Herbs, metals, flowers, and plants are the recipe for all your ailments in Tibet, and a visit to the doctor with prescriptions costs less than a ticket to the movies in the U.S.
Curiosity and intrigue led us to the Men-Tsee-Khang Tibetan Medical and Astro. Institute in McLeod Ganj (Himachal Pradesh, India). Though the more famous Dr. Yeshi Dhonden, who cares for the Dalai Lama, does see patients without appointments, those patients line up at 4:30 a.m. We were curious, not desperate.
The building and its lobby were of a simple bare-concrete. Light blue walls were lit by a soft misty luminescence that pervades in this region of the Himalayas. There was no receptionist, no sign-in sheet, only a row of six hard plastic chairs, two hallways, and four doors that led to consultation rooms. Absent of scent and sound, the lobby felt clean, but not chemically clean.
Two of the doors had signs indicating the doctors were not seeing patients that day. Soon a Tibetan woman came from one of the other doors and left it ajar. We went in.
Tibetan woven works of art and a laminated poster of the human anatomy (in English) hung from the aqua walls. A tall, thick-shouldered Tibetan man in his late forties stood and asked us who was the patient. He had thick, straight black hair combed like Alec Baldwin, smooth skin free of wrinkles, and a collared button-down shirt, tie, and pressed pants. “We both are,” we said.
He smiled a warm, inviting smile and pointed to the old school chair-desk next to his wooden desk, saying, “Please, one.” Lola urged me to go first.
The doctor asked about any symptoms or troubles, and I told him that I was just there for a general examination. Again he smiled. He placed two fingers on my upturned left wrist. It was not the typical pulse counting I am used to in allopathic (Western) medicine: he pressed with one finger and then quickly followed with the second, as though he were sending messages somewhere in my body and then releasing the pressure to feel the response. He gently lowered both of my eyelids and looked beneath my eyeballs. “Have you been sleeping well lately?” he asked.
“Yeah,” I said, “I think so.” He smiled, nodded, lowered his eyes and head and played with my pulse again. Then he said that I have a liver function problem and poor circulation. My eyes lit up; in the previous three years, I have seen allopathic doctors in the U.S. and been treated for only two conditions: low liver enzymes and atrial fibrillation (a heart condition). He wrote a prescription in Tibetan and told me to avoid salt and limit my coffee intake to one cup per day.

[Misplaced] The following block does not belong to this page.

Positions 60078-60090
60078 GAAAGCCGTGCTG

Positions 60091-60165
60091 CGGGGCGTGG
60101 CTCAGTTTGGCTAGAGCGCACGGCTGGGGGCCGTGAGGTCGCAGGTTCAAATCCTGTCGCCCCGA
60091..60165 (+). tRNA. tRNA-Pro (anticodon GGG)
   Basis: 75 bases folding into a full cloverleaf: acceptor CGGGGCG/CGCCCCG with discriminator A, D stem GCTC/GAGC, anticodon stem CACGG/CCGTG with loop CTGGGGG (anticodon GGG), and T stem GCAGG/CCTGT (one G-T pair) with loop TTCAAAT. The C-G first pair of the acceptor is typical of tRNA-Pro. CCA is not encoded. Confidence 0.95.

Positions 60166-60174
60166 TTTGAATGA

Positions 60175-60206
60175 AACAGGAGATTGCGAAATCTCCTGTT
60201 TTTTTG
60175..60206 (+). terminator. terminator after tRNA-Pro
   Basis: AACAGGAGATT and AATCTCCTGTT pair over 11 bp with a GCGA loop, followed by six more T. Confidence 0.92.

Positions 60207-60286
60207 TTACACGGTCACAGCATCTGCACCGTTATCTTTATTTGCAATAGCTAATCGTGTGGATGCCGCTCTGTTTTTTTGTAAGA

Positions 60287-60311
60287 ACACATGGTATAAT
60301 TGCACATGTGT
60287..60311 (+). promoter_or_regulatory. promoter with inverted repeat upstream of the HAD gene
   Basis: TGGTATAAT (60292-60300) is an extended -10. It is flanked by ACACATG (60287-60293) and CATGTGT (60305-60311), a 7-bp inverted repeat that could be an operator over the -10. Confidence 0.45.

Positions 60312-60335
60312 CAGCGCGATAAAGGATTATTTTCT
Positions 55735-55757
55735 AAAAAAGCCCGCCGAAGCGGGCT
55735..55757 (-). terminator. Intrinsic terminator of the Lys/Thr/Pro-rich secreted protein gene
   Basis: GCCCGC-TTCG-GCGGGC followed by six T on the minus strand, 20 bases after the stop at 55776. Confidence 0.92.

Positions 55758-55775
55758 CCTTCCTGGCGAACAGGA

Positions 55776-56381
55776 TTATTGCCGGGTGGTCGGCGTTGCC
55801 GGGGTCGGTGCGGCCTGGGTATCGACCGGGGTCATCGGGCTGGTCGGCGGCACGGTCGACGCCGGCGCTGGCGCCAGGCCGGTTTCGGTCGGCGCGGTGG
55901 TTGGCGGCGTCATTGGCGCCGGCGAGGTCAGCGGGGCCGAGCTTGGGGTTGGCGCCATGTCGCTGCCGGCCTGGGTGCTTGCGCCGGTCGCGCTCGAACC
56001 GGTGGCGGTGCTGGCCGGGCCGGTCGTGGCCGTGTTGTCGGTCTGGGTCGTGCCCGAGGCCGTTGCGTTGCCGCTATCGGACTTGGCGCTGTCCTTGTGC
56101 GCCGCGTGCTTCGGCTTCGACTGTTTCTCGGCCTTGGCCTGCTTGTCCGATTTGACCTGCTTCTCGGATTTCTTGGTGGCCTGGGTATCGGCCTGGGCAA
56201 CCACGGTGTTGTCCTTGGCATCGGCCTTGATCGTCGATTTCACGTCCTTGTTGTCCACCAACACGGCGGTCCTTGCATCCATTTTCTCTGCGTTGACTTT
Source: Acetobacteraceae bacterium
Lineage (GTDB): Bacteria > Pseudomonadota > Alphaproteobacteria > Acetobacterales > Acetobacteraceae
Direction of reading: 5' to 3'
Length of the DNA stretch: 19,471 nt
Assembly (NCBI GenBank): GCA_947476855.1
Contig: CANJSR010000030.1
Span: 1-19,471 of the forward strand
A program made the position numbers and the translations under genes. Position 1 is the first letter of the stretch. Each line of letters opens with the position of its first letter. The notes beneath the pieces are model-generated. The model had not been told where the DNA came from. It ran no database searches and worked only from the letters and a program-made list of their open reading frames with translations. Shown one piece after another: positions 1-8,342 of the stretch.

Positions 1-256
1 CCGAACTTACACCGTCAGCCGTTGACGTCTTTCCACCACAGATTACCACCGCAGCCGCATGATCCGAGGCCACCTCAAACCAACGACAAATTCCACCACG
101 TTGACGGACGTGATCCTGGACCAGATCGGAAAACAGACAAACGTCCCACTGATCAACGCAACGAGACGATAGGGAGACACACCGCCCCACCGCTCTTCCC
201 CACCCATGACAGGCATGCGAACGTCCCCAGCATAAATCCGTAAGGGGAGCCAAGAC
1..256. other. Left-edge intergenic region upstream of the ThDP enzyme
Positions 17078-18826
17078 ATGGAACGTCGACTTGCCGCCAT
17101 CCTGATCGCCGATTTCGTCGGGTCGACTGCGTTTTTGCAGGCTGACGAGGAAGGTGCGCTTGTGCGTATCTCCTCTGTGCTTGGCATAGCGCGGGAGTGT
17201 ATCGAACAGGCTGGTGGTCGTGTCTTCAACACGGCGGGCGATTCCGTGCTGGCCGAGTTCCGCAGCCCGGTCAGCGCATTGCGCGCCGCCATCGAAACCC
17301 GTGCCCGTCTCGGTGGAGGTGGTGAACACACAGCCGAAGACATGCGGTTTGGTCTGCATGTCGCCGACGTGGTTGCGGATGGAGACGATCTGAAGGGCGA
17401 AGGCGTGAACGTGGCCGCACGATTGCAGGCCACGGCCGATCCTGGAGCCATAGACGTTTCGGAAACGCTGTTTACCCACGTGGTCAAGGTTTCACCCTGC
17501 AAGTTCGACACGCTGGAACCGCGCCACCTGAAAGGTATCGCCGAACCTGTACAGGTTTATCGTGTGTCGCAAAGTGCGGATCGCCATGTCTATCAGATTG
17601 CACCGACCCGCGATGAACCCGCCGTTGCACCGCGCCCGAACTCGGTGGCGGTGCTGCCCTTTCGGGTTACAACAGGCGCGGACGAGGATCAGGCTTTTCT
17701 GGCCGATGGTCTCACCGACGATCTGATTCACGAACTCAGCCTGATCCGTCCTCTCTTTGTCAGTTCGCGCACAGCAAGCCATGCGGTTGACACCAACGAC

Tibetan doctors study Tibetan medicine for seven years before practicing. They believe the pulse does more than indicate circulatory system functioning: it leads them to the ailing part of the body. Practitioners say that all ailments except accidents can be cured through Tibetan medicine. It is therefor wrong, they say, to refer to Tibetan medicine as “alternative.”
Next went Lola, and the doctor did the same to her, but instead of looking into her eyes, he checked inside her mouth. Like for me, he then named three ailments that have been bothering her for a few years now, ailments that are not about circulation or blood pressure, ailments that have stumped doctors in the States and resulted in futile prescriptions and surgeries. He wrote her a prescription and told her to avoid garlic and a few other foods.
Down the hall was the dispensary. Most Tibetan medicines are made from herbs: between six and seventy herbs are used in a medicinal formulation, and most practitioners have a choice of up to 300 medicines for prescribing.
Our prescriptions consisted of small zip-lock bags filled with different shades of marble-sized brown balls—hard concoctions of herbs, plants, flowers—which were handed over in small brown paper bags with instructions on them: we must crush the pills and drink them with warm water three times per day. I also received Rinchen Ratna Samphel or Mutik 70. The box in which it was enclosed says:
The precious wish flourishing pill contains precious “Tsothel”, king of the essence, which was competently prepared through a series of standard detoxifying processes, calcinated powder of precious stones like pearl, turquoise, coral, Zi (precious eye stone) and metals like gold, silver, copper, iron etc., as well as other herbal and non-herbal medicinal ingredients like six superlative medicines, three myrobalan fruits, bonnet bellflower and saffron etc. This is a compound of high standard containing 70 different ingredients which is based on practical instructions of the past eminent masters of Tibetan medicine and is enriched by spiritual blessing.
Each time I take Rinchen Ratna Samphel, once every five days, I have to lie down and nap for an hour to avoid lightheadedness.
The doctor’s consultation was free. The medicines—thirty-day supplies of four different prescriptions and the “precious flourishing wish pill”— were less than US$10. Time will tell whether the medicinal formulations are more effective at treating our ailments than the allopathic approaches have been, but somehow we have to limit garlic, salt, and coffee.
-M. Myers Griffith
Photos by Lola Pava
Originally posted at Asia Sketches on 2 December 2013.
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